Individuals without law degrees who work in law-related careers generally either work as paralegals, legal assistants and legal secretaries, and/or in any of a number of positions in the criminal justice fields. There are also a number of law-related career paths for social work and mental health professionals in practice areas involving families, juveniles, children and the elderly. Finally, there are any number of non-legal professions that are routinely involved with law, from accountants and tax preparers to regulatory compliance officials.
Paralegals/legal assistants/legal secretaries
There is little agreement about the exact definitions of each of these job categories, and much overlap. They are often used interchangeably. In general, one could say that these jobs involve supporting lawyers in doing their work, and may include a range of tasks almost as broad as that for attorneys: client and witness interviews, case investigation, legal research, document preparation, etc. In some offices, the work might be relatively routine, while in others, it can be very substantive. Some paralegals, in particular in legal aid offices, actually represent clients in administrative hearings (under the general supervision of an attorney). The outer limits of paralegal practice are those established by the “unauthorized practice of law” statutes in each state, and generally prohibit appearing in court on behalf of a client, giving legal advice, and holding oneself out as an independent attorney or advocate. Paralegals must do their work under the supervision of a licensed attorney.
Just as the work of a paralegal (or legal assistant or legal secretary) may vary widely, so do the job requirements. Some require prior experience, some require (or prefer) paralegal certification, and some are entry-level jobs suitable for recent grads. There really is no general rule. For those who might be contemplating a paralegal certification program, you’ll want to carefully research the costs of the program against the possible benefits – is the job market you’re looking into (in terms of region, size of firm and practice area) one that is highly dependent on paralegal certification or not? There is considerable variation on this point, and you’ll want to make sure you’re getting a credential that’s worth the cost and time.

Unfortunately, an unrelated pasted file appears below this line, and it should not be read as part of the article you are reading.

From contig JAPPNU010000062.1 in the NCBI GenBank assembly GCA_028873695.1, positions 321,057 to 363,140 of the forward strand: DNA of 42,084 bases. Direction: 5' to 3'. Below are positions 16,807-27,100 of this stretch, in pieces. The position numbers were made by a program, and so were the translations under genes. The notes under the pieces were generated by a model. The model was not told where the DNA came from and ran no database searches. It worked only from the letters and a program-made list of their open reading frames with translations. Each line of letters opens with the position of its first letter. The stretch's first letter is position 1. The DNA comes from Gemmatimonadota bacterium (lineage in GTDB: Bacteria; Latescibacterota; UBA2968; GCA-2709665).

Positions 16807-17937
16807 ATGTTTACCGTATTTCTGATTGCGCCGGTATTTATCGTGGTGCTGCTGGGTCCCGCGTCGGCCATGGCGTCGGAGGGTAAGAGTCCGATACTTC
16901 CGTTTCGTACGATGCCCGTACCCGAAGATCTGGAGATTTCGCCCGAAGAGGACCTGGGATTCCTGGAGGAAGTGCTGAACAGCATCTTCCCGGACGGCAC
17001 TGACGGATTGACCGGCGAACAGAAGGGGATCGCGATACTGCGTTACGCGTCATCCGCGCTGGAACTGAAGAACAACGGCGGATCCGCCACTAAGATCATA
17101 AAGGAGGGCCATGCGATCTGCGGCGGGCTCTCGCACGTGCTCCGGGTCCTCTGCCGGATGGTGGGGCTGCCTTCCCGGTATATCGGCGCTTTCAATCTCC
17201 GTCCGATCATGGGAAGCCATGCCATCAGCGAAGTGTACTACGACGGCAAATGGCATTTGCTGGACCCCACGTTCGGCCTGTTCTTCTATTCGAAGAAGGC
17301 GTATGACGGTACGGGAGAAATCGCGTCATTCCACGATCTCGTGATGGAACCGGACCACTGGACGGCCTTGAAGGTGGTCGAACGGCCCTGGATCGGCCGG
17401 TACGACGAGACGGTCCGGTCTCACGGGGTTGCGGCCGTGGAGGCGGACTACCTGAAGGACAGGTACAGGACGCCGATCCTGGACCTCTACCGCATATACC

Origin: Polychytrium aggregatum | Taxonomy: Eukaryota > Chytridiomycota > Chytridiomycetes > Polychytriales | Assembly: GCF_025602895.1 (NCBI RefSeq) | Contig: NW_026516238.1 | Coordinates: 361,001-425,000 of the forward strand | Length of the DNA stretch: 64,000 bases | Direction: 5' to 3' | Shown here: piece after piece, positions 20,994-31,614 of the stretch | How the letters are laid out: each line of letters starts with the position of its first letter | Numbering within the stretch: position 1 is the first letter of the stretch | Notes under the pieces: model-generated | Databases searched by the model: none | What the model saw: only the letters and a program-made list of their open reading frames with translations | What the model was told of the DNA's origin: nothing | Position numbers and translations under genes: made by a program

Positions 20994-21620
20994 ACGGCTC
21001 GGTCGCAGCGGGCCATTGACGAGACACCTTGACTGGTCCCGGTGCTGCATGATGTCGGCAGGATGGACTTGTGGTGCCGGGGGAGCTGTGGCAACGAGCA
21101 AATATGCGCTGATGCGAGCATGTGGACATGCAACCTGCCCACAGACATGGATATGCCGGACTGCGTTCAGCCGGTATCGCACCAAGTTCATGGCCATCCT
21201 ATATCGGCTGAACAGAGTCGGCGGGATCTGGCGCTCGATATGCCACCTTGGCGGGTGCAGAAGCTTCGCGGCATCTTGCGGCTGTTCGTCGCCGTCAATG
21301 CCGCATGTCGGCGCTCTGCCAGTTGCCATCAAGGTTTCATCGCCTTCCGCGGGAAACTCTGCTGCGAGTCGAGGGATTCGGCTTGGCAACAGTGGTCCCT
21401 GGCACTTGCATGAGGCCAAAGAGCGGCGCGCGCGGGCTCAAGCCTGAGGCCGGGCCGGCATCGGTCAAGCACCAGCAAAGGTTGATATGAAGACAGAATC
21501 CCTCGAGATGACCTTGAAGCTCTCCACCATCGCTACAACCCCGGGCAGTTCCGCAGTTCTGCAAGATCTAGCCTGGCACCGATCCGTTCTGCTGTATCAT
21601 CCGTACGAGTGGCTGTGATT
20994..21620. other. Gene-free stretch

Police officers, FBI agents, CIA analysts, forensic scientists, victim/witness advocates, probation officers, corrections officers – there are any number of jobs within in the criminal justice field that don’t require a law degree. Some prefer an academic criminal justice background, while most do not.
A number of legal fields – including family law, juvenile law, child protective services, elder law – depend on trained social workers to evaluate and/or support the disputants. If you are more interested in the people involved and their often complex emotional and social circumstances than in the legal resolution of their claims, this might be the path for you.
Other law-related careers
A great many professions, careers and jobs touch upon or are affected by the law, to a greater or lesser extent. The list of such jobs is long and wide-ranging: contracts administrator, accountant, real estate broker, risk manager, compliance officer, and so on. Sometimes these jobs require some kind of specialized education (e.g., accounting), but others are learned on the job.
In the future, we are likely to see expanded opportunities for non-lawyers working in law, as many in legal education and the profession see these expansions as necessary to meet the growing unmet need for affordable legal services. For example, in 2013, the NYC Bar Association proposed establishing new certification and oversight processes for certain non-lawyer roles.